Volatile schmolatile: Stocks are rising, despite less than great earnings
A trade war, higher interest rates, and a puttering global economy had Wall Street feelin’ understandably blue at the end of last year.
But, with the Federal Reserve rethinking its plan to gouge interest rates, investors are realizing the cries of economic downturn last year may have been a lit-tle dramatic.
Now, the market seems to be back on its happy pills, with stocks rising much higher than anticipated this quarter — even though earnings still weren’t that great in Q4.
Time for a little market positivity
Per The New York Times, numerous companies like Wynn Resorts, Ford, and JPMorgan Chase all missed Wall Street forecasts — yet all of the companies saw their stock prices rise.
While better than expected, Snap’s earnings were still nothing to write home about, but on the bright side, its user number stopped disappearing — so, congrats! You get a 15% uptick!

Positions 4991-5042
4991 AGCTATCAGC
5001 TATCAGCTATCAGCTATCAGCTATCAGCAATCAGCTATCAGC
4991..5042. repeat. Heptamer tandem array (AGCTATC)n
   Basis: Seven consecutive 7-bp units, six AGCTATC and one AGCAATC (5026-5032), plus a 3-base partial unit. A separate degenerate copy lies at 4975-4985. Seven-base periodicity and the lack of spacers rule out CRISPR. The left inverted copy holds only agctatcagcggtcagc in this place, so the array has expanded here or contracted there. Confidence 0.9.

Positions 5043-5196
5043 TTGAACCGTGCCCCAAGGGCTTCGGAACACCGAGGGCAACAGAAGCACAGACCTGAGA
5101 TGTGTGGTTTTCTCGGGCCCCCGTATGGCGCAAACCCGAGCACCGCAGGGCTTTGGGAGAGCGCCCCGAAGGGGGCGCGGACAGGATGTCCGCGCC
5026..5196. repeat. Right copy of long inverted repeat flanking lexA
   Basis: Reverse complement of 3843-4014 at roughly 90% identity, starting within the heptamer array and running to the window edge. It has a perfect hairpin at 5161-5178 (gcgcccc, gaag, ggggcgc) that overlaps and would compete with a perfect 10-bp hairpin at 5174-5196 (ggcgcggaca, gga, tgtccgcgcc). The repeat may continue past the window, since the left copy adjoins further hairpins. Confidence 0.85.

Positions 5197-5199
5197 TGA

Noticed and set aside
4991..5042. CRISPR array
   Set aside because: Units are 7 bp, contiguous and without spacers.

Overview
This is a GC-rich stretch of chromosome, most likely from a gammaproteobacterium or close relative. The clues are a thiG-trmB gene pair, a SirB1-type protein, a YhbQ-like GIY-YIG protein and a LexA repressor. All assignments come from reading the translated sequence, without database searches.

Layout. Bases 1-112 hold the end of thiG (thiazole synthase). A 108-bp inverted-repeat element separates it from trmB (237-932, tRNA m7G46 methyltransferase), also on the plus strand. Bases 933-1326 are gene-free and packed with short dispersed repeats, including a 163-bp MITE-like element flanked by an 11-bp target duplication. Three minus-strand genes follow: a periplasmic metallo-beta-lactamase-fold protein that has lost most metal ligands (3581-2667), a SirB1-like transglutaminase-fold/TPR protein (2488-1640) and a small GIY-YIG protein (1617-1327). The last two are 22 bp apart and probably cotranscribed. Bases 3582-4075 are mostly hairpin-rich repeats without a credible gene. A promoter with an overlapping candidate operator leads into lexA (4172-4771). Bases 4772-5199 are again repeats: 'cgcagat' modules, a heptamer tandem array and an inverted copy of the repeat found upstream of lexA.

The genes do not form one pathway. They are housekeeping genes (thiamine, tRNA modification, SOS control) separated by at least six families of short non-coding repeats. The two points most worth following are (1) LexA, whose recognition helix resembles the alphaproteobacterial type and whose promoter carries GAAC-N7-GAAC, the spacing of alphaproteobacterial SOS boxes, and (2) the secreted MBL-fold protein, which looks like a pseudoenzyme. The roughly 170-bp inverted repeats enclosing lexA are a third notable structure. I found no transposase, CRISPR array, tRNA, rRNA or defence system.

General Electric reported one of its worst quarterly profits ever — analyst forecasts completely whiffing — yet, the company’s stock jumped the highest in nearly a decade.
It’s called a ‘relief rally’
A relief rally is when investors, fatigued of fear-mongering and safe plays, pivot to a positive focus on company earnings reports — no matter how mediocre — because they know things could be so much worse.
This quarter, fewer companies beat Wall Street expectations than in recent quarters, yet the S&P 500 is up roughly 5%.
Also, stocks have risen an average 1.1% for companies that have reported earnings — the largest post-earnings jump in a decade.
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